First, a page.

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With the worst drought in history, China's reeling economy takes another blow

China’s economy is experiencing its worst moment in decades, excluding the exceptional scenario of the first year of the Covid pandemic-19, in 2020: the effects of the strict Covid zero policy lockdowns and the crises in the real estate and banking sectors caused the International Monetary Fund (IMF) to reduce its estimate for the country’s GDP growth by a quarter in 2022 – the perspective now is that the increase will be only 3.3%, below the government’s 5.5% target.

To make this situation worse, high temperatures, droughts and forest fires, which have also affected the United States and Europe, are aggravating this scenario.

For the first time this year, China declared a situation of emergency due to droughts. In dozens of cities, temperatures exceed 40ºC and several points on the Yangtze River, the largest in Asia and which crosses the central and southern regions of Chinese territory, are dry.

The situation is so extreme that the governments of some provinces, such as Hubei in central China, are shooting silver iodide rods into clouds to induce precipitation – they help to form ice crystals so that the cloud produces more rain.

With hydroelectric reservoirs at low levels, energy rationing measures are being taken: in Sichuan, in southwest China, the lack of rains led local authorities to temporarily close all factories last week.

The owner of a farm in the same province posted a video on social media that shows several dead birds . She claimed that the animals were left without ventilation because the power was cut off due to the high temperatures.

With more than 40 days, the heat wave in China is already the longest since complete records began to be made, in 1961, according to the National Climate Center, which predicted in a statement that it could increase in intensity in the coming weeks.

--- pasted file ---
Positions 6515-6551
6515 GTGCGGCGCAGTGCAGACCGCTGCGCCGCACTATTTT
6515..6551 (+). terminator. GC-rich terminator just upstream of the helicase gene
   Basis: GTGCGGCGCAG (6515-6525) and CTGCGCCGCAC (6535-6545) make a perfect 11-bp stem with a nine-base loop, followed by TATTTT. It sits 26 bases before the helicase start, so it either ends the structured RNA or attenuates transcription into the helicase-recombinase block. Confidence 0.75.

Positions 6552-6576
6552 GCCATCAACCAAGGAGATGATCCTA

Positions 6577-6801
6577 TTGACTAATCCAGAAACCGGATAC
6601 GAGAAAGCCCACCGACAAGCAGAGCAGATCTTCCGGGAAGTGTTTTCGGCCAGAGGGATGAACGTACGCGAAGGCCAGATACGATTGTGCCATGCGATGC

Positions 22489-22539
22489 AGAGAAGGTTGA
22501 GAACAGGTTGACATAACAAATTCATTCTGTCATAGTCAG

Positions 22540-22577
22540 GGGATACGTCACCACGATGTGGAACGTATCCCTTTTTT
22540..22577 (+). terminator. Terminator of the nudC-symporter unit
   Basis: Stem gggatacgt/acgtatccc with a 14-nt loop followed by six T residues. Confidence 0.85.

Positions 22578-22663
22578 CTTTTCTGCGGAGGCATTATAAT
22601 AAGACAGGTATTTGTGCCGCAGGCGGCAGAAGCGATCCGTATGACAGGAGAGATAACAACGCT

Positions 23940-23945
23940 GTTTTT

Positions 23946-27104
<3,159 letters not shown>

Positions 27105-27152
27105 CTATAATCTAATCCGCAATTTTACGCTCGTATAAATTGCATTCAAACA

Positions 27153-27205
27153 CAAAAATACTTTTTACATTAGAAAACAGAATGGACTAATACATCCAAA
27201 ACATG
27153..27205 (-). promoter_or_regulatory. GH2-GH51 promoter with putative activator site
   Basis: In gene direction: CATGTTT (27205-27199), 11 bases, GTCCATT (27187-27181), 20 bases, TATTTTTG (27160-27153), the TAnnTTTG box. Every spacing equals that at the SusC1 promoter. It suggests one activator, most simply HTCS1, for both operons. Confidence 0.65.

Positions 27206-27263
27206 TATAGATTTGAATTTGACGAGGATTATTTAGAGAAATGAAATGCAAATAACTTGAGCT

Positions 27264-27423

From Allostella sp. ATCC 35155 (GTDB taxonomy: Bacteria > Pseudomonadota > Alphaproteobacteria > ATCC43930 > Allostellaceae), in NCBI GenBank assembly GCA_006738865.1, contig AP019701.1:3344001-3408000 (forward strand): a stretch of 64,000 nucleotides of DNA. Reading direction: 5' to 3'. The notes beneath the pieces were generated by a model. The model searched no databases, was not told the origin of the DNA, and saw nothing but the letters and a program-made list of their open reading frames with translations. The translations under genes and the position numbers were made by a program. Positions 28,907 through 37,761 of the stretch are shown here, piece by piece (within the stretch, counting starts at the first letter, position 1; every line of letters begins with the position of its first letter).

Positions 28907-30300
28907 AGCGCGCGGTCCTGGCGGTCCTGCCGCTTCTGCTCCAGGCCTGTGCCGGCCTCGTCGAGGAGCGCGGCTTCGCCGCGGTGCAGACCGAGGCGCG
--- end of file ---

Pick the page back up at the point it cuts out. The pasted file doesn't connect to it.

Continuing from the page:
This week, residents of Chongqing (Southwest China) are undergoing tests for Covid-19 due to an outbreak of the disease and images Chinese social media showed dozens of people queuing in the hot sun, with some of them fainting from the intense heat.

The Chinese government estimated that the heat wave caused direct US economic losses. $400 million in the Chinese economy in July alone.

Dan Wang, chief economist at Hang Seng Bank China, told US broadcaster CNBC that the country’s steel, chemical and fertilizer industries undergo a major slowdown in production. “Thatit will affect large energy-intensive industries and will have an indirect effect on the entire economy and even the global supply chain”, he warned.

Interestingly, while some regions of China suffer from drought extreme, others are hit by heavy rains, like the city of Xining, in northwest China, where floods left dozens dead and missing last week.

“Following this trend, future waves of extreme heat will affect even larger areas and impact more people,” Xiaoming Shi, assistant professor in the division of environment and sustainability at the Hong Kong University of Science and Technology, told the New York Times.

“Everyone, from citizens to public managers and companies, must prepare for this new pattern of extreme weather events and guard against the dangers they will pose”, highlighted the expert.

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